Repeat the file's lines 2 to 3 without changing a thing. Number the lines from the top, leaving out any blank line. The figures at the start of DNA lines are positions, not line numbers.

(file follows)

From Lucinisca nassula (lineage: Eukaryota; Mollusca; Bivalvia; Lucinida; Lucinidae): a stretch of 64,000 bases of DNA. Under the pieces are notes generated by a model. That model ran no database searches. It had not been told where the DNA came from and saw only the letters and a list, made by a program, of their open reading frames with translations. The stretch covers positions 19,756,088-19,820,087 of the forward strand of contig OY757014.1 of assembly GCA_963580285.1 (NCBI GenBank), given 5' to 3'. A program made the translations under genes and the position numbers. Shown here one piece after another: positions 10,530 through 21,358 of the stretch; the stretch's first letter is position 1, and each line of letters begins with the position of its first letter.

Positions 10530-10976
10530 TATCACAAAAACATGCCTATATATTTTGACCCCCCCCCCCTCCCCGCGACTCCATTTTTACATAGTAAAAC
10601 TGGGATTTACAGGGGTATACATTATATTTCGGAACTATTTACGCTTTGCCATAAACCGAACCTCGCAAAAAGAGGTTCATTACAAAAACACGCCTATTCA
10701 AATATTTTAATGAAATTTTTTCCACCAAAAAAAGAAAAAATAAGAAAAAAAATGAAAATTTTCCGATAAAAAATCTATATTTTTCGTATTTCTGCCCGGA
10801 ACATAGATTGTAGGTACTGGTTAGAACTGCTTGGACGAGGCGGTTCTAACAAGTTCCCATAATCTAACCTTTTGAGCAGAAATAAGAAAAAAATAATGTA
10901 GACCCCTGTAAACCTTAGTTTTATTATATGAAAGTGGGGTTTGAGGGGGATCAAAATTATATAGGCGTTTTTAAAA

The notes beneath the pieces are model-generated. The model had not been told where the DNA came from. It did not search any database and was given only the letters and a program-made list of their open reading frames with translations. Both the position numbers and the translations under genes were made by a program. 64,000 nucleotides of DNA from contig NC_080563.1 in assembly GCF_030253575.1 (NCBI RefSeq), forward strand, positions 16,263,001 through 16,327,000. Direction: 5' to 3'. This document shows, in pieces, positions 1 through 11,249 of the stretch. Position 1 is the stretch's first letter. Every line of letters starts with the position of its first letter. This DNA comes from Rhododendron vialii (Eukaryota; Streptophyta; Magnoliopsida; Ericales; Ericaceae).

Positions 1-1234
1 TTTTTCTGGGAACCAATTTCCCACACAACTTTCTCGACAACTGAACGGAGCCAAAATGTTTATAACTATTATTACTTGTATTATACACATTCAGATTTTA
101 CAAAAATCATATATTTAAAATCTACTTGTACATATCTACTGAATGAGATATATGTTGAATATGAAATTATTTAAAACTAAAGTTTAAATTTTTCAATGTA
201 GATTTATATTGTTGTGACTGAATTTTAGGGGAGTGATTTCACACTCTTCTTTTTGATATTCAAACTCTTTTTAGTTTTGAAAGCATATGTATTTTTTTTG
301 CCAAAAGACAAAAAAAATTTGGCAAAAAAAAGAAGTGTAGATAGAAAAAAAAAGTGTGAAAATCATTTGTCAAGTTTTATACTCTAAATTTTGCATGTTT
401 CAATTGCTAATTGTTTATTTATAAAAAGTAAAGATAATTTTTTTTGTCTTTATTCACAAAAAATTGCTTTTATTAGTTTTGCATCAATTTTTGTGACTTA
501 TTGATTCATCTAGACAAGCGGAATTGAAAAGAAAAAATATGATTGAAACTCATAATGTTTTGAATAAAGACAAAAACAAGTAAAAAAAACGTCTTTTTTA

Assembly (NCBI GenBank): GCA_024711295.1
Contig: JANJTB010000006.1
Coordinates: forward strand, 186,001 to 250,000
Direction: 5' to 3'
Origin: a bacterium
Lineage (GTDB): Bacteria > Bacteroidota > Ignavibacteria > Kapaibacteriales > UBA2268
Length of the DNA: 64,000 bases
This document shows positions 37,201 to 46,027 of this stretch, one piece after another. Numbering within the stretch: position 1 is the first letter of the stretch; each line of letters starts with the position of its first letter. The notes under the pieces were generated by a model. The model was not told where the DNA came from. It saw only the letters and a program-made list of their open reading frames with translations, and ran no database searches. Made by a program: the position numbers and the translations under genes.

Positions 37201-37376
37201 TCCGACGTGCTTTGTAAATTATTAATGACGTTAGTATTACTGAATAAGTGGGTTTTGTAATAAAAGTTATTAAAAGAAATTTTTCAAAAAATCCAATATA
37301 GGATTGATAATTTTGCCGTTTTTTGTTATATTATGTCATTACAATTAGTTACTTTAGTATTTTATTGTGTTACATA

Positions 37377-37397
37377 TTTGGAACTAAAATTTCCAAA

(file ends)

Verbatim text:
Positions 10530-10976
10530 TATCACAAAAACATGCCTATATATTTTGACCCCCCCCCCCTCCCCGCGACTCCATTTTTACATAGTAAAAC